Steel vs Wood vs Concrete – What’s Best for the Environment?

With concerns of global warming becoming more prevalent, advocates in the steel, wood and concrete industries are looking at how their individual spaces affect the environment and how they can make sure that they’re taking steps to become more environmentally friendly. Each of these areas plays a significant role in leaving a certain carbon footprint, and some have more work to do to lessen their footprint.

Environmental Qualities Of Steel

One of the major environmental benefits of using steel as a building material is that it’s often recycled after it’s no longer needed. In fact, in North America, it has bragging rights as the most recycled material due to its versatility. Wood will often get thrown away, and while concrete may get ground down and used in roadbed material, it can’t be turned into another structure.

The versatility of steel is quite apparent. If the material is used in a building, car or washing machine, it can be melted down and turned into something else that’s made of steel. The process of turning old scrap steel into new steel may require the addition of a few alloys, but the metal is never completely downcycled. It can be used over and over again.

However, while steel is definitely recyclable, it does have a carbon footprint that should be considered. The process of recycling includes transportation, which has vehicles that emit carbon into the environment. While relatively small, it should be factored into the equation.

New Wood Strengths And Structures

Some advocates argue that wood is leading the race as an environmentally friendly building material. Their argument is that it’s the only building product that is totally renewable as trees can be replanted. They also argue that buildings made of wood store carbon. Technological advances in the space have created cross-laminated timber. This is a prefabricated material that’s made stronger by layering adhesive and wood. It can be used for lowrise and even high-rise construction projects. It may even be a viable building material for the construction of industrial sheds.

In fact, the University of British Columbia is using wood to build a residence that’s 18 stories tall, and in Paris, France, a mixed-use tower that’s 35 floors tall is being created out of wood. Yet, some advocates argue that while buildings may be storing carbon, if that wood was just left in the ground as a tree, it would be producing oxygen as well. In addition, in many cases, while wood can be salvaged after a building is demolished, it’s usually just dumped.

Concrete And Cement Alternatives

Concrete is by far the least environmentally friendly building material. Yet, it’s also Earth’s second-most consumed material after water. Concrete is responsible for as much as five to 10 percent of greenhouse gases that are human-related. The majority of the carbon footprint that’s released from concrete comes from the production of cement, which is a major component of concrete.

Research is being done in the space to see if other alternatives can be used to strengthen concrete. One remedy developed by Professor Stephen Kinrade at Lakehead University uses a polyol compound that is found in the paper and pulp industry’s waste stream. When it’s added to a concrete mixture, it creates extra strength in the structure. This can be significant for certain projects that must follow certain strength requirements. For example, specifications for the strength of a bridge will probably be stronger than that of a sidewalk. By including this additive in a concrete mixture, less cement is needed.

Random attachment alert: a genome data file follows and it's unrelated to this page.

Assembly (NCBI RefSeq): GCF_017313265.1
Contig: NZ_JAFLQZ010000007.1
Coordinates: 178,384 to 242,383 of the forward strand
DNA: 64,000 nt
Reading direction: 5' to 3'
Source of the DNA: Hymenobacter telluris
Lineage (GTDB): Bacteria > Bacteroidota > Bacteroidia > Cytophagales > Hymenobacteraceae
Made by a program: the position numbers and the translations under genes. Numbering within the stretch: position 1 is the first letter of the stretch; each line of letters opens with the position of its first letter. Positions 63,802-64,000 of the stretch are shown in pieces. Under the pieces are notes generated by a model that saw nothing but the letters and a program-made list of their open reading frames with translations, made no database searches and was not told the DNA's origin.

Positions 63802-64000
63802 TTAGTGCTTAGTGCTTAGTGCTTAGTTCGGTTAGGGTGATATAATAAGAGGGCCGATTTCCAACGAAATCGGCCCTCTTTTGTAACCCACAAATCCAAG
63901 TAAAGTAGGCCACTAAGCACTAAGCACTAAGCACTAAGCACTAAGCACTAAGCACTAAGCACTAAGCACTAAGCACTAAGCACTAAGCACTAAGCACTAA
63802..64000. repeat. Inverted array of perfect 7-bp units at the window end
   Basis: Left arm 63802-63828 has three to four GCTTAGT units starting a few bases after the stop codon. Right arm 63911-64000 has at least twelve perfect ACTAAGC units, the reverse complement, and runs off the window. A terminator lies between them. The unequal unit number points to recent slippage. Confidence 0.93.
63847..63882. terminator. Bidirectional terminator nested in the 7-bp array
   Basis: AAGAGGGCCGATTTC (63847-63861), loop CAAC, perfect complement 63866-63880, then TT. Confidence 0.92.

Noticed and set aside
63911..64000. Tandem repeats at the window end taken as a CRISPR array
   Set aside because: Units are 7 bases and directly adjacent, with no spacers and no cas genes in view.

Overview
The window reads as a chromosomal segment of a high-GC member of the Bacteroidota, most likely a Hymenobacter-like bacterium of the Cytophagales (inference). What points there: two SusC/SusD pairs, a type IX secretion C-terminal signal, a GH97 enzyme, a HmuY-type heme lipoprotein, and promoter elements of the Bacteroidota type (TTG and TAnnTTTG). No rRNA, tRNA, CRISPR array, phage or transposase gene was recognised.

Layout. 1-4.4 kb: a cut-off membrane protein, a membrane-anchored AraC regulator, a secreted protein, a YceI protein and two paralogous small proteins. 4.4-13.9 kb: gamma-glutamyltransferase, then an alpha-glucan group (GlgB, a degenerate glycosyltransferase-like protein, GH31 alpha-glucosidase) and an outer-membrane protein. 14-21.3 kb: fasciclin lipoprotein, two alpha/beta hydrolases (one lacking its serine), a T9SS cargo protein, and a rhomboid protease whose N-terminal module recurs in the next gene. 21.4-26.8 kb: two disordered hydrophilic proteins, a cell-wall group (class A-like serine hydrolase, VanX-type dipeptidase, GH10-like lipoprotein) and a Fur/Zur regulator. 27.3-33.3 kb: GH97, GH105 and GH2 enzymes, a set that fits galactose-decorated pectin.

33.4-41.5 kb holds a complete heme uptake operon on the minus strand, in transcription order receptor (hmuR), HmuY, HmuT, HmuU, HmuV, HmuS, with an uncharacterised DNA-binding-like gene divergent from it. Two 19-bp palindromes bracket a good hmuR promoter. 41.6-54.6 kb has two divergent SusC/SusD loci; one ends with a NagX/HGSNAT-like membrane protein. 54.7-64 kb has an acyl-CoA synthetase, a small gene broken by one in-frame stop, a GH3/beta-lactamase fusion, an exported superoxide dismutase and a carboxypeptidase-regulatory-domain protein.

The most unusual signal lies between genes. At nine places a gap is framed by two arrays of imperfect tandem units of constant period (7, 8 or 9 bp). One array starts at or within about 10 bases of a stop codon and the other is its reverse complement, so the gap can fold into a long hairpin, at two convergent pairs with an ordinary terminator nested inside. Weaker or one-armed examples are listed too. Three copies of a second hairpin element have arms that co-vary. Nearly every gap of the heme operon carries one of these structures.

However, changing old ways that are trusted can be difficult. Concrete uses steel rebar for reinforcement. It holds up well in the alkaline environment of concrete. The head of a managed construction company may fear that changing the mixture of ingredients that make up concrete will introduce an acidic environment that doesn’t work well with steel.

Global Collaborations

Globally, many different collaborations are being conducted in the three industries in hopes of creating hybrid technologies. 100 to 120 story buildings are being created with concrete and steel, and research is being done with wood and concrete. While hybrid materials that are eco-friendly may be a ways off yet, they may be the best hope for creating a more friendly environment.

Use SIPs to Make Your Construction Project More Environmentally Friendly

A building made completely from concrete has a carbon footprint that is less than desirable. Concrete is also not as efficient at maintaining thermal energy as SIPs are, but concrete does have the added benefit of being more fire and flood-proof. To improve both the structural qualities and the environmental qualities of your building or structure, the outer walls of the structure can be constructed with concrete while the roof is constructed with SIPs. Since heat rises, the SIPs trap the heat within the structure, while the outer portion of the structure takes advantage of concrete’s fire and water resistance. This approach gives you the benefits of both building materials, allowing you to create a more robust, efficient, and environmentally friendly construction project.

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